Psychology of Computing: Crash Course Computer Science #38

Psychology of Computing: Crash Course Computer Science #38


Hi, I’m Carrie Anne, and welcome to Crash
Course Computer Science! So, over the course of this series, we’ve
focused almost exclusively on computers – the circuits and algorithms that make them tick. Because…this is Crash Course Computer Science. But ultimately, computers are tools employed
by people. And humans are… well… messy. We haven’t been designed by human engineers
from the ground up with known performance specifications. We can be logical one moment and irrational
the next. Have you ever gotten angry at your navigation
system? Surfed wikipedia aimlessly? Begged your internet browser to load faster? Nicknamed your roomba? These behaviors are quintessentially human! To build computer systems that are useful,
usable and enjoyable, we need to understand the strengths and weaknesses of both computers
and humans. And for this reason, when good system designers
are creating software, they employ social, cognitive, behavioral, and perceptual psychology
principles. INTRO No doubt you’ve encountered a physical or
computer interface that was frustrating to use, impeding your progress. Maybe it was so badly designed that you couldn’t
figure it out and just gave up. That interface had poor usability. Usability is the degree to which a human-made
artifact – like software – can be used to achieve an objective effectively and efficiently. To facilitate human work, we need to understand
humans – from how they see and think, to how they react and interact. For instance, the human visual system has
been well studied by Psychologists. Like, we know that people are good at ordering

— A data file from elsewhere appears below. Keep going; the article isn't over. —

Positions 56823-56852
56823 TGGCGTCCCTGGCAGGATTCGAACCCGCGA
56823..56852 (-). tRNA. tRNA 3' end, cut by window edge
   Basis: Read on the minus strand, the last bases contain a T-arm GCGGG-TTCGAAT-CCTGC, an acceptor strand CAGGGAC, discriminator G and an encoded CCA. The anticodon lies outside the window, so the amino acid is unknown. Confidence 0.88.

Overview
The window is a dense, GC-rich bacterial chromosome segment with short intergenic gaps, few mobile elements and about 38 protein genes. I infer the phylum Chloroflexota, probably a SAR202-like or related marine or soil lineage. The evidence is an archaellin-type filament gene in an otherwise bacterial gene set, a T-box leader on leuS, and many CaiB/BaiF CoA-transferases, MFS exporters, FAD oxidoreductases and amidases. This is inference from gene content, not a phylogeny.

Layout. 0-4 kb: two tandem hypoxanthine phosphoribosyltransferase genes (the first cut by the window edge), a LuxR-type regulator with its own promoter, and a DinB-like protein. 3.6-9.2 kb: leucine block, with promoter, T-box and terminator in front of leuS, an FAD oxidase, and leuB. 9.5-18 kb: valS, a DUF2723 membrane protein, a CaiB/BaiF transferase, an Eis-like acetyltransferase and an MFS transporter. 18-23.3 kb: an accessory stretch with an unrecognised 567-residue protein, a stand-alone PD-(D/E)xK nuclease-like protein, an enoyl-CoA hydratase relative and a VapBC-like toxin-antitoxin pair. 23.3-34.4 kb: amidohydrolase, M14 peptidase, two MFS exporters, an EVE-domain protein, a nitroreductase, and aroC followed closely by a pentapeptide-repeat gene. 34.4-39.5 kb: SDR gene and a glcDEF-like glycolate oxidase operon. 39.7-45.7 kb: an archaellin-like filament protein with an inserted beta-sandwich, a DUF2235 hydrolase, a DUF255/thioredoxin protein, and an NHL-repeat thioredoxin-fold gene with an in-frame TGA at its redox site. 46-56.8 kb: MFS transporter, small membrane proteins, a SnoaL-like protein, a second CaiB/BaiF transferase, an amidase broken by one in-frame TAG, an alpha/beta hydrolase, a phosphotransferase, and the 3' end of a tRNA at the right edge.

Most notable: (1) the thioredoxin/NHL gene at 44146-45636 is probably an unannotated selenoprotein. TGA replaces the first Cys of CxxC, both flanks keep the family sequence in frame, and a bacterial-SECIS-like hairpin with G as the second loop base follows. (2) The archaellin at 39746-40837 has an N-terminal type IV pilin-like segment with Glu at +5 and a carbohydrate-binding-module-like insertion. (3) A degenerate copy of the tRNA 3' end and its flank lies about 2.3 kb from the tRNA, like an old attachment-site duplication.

intensities of colors. Here are three. Can you arrange these from lightest to darkest? You probably don’t have to think too much
about it. Because of this innate ability, color intensity
is a great choice for displaying data with continuous values. On the other hand, humans are terrible at
ordering colors. Here’s another example for you to put in
order… is orange before blue, or after blue? Where does green go? You might be thinking we could order this
by wavelength of light, like a rainbow, but that’s a lot more to think about. Most people are going to be much slower and
error-prone at ordering. Because of this innate ineptitude of your
visual system, displaying continuous data using colors can be a disastrous design choice. You’ll find yourself constantly referring
back to a color legend to compare items. However, colors are perfect for when the data
is discrete with no ordering, like categorical data. This might seem obvious, but you’d be amazed
at how many interfaces get basic things like this wrong. Beyond visual perception, understanding human
cognition helps us design interfaces that align with how the mind works. Like, humans can read, remember and process
information more effectively when it’s chunked – that is, when items are put together into
small, meaningful groups. Humans can generally juggle seven items, plus-or-minus
two, in short-term memory. To be conservative, we typically see groupings
of five or less. That’s why telephone numbers are broken
into chunks, like 317, 555, 3897. Instead of being ten individual digits that
we’d likely forget, it’s three chunks, which we can handle better. From a computer’s standpoint, this needlessly
takes more time and space, so it’s less efficient. But, it’s way more efficient for us humans
– a tradeoff we almost always make in our favor, since we’re the ones running the
show…for now. Chunking has been applied to computer interfaces
for things like drop-down menu items and menu bars with buttons. It’d be more efficient for computers to
just pack all those together, edge to edge – it’s wasted memory and screen real estate. But designing interfaces in this way makes
them much easier to visually scan, remember and access. Another central concept used in interface
design is affordances. According to Don Norman, who popularized the
term in computing, “affordances provide strong clues to the operations of things. Plates are for pushing. Knobs are for turning. Slots are for inserting things into. […] When affordances are taken advantage
of, the user knows what to do just by looking: no picture, label, or instruction needed.” If you’ve ever tried to pull a door handle,
only to realize that you have to push it open, you’ve discovered a broken affordance. On the other hand, a door plate is a better
design because it only gives you the option to push. Doors are pretty straightforward – if you
need to put written instructions on them, you should probably go back to the drawing
board. Affordances are used extensively in graphical